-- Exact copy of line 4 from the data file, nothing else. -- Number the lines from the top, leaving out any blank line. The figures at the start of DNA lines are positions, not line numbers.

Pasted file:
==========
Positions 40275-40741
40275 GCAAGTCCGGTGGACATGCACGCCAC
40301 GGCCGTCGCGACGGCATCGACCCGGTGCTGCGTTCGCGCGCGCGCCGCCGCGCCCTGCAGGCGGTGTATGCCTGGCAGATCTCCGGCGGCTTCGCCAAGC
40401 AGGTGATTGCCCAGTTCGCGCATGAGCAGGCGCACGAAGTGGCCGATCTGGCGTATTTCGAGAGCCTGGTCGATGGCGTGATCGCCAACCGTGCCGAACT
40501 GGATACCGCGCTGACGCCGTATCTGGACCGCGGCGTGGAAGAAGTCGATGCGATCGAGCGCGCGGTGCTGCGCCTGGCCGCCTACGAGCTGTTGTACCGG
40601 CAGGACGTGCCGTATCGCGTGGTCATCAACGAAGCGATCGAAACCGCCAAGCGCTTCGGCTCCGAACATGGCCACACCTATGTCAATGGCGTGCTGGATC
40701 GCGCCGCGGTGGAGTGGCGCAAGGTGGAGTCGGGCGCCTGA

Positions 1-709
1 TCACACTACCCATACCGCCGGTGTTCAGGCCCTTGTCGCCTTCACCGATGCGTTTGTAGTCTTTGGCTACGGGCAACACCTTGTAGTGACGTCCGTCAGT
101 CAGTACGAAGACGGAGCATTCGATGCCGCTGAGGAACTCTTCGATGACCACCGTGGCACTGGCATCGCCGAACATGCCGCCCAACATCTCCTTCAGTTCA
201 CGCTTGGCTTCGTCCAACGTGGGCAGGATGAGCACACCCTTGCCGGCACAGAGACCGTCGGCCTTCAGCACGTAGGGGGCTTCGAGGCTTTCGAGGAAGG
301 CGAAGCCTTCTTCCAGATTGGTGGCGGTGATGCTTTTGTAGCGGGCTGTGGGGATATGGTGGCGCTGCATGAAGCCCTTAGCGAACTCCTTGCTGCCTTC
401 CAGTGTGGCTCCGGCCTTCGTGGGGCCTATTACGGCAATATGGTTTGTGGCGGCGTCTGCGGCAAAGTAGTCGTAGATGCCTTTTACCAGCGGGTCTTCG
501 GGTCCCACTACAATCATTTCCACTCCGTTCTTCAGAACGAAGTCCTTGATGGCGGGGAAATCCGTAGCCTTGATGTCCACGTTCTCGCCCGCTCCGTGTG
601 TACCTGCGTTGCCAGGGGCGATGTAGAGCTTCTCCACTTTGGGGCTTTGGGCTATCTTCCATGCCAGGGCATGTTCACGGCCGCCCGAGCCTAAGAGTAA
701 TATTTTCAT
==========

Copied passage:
40401 AGGTGATTGCCCAGTTCGCGCATGAGCAGGCGCACGAAGTGGCCGATCTGGCGTATTTCGAGAGCCTGGTCGATGGCGTGATCGCCAACCGTGCCGAACT